2002-2004 Helen Hamlyn Research Centre, Royal College of Art
2000-2003 Centre for Usable Home Technology, University of York
2010-Present Manchester Business School, University of Manchester
2013 Faculty of Design, Architecture and the Built Environment, University of Technology Sydney
Google Scholar: http://scholar.google.co.uk/citations?user=Ry1JrtIAAAAJ&hl=en
This excellent collection of readings addresses the role of technology in an ageing society, mainly through the eyes of social scientists and medical researchers using ethnographic studies of technology use. Falling broadly into the field of gerontechnology, the writings are concerned with the use of technology to improve the health and wellbeing of older people in particular. However, unlike many works in that area, they are critical of overly optimistic predictions about the value of new technologies, and more realistic about the challenges of making technology accessible, attractive and useful to people, and having it fit within everyday behaviours and broader healthcare systems. At the same time, the empirical attention to the use of technology, explodes numerous myths about the reticence of older people to engage with it. The book shows many older people to be frequent users of email and social networking systems, avid gamers, on-line shoppers and web surfers; open to exotic developments such as social robots and concerned about the inheritance of digital possessions when they die.
As design practice has become more integrated in HCI research, there are on-going discussions around the role of design in research. Design research may take different forms, among which 'Research for Design' and 'Research through Design'. While, by definition, these two differ in their focus and result- The first informs the creation of a design artefact and the second aims for a contribution to knowledge-this paper presents a case study of design research in which Research for and through Design were used iteratively to gain insight into hybrid craft-an integrated physical-digital craft form. Based on our own reflections, this paper discusses what different roles these two strategies may play depending on the research topic under study; the phase in the design process; and the level of abstraction of the research activity and knowledge gained. It thus argues that using Research for and through Design together is a powerful strategy. Copyright is held by the owner/author(s).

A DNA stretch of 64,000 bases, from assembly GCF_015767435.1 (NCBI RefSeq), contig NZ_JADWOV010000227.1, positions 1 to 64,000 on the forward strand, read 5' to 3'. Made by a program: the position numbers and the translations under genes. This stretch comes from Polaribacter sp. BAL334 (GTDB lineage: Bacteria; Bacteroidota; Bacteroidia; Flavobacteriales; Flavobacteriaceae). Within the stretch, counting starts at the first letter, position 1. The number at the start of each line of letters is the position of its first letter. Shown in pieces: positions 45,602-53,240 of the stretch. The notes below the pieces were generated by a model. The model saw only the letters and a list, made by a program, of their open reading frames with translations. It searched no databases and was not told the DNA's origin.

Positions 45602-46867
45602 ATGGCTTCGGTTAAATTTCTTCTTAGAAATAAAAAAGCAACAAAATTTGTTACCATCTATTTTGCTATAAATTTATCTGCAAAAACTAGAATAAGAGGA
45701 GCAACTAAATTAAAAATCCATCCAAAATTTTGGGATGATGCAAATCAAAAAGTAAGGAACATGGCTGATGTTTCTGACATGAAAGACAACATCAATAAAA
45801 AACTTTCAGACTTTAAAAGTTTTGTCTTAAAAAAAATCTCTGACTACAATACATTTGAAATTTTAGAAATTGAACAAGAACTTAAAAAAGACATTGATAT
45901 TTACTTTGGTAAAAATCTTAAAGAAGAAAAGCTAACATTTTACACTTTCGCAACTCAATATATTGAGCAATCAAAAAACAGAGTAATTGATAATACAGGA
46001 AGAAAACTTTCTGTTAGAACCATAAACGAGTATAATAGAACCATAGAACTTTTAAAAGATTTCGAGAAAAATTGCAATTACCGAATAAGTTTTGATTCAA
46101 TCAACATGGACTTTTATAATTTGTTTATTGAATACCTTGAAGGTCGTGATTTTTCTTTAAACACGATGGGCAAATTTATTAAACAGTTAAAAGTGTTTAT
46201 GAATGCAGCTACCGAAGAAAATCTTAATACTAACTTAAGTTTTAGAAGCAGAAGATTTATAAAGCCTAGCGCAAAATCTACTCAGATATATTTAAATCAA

People capture more and more photographs leading to large personal photo collections that require much time and effort to organize. A lack of organization can have a negative effect on photo retrieval and photo sharing. In this user-centred design case study we have explored new possibilities for organizing and sharing photographs. To organize photographs the concept Living Media was created; automatic positive selection based on which photographs are viewed more often and viewed for a longer time. These photographs are apparently more interesting and therefore they will keep their appearance; less popular photographs will slowly fade to black over time. To share Living Media away from the computer the device Pearl was designed. Pearl has an integrated pico projector that projects an interactive collage of Living Media in a living room. Interaction with the collage, such as deleting unwanted photographs from the collage, gives input to the selection procedure of Living Media. Placing Pearl at a distance creates a larger projection size, suitable for sharing photographs with a group of people. Our design is evaluated in two small user studies, where we found benefits and challenges of using a combination of positive selection and pico projectors for photowork and photo sharing.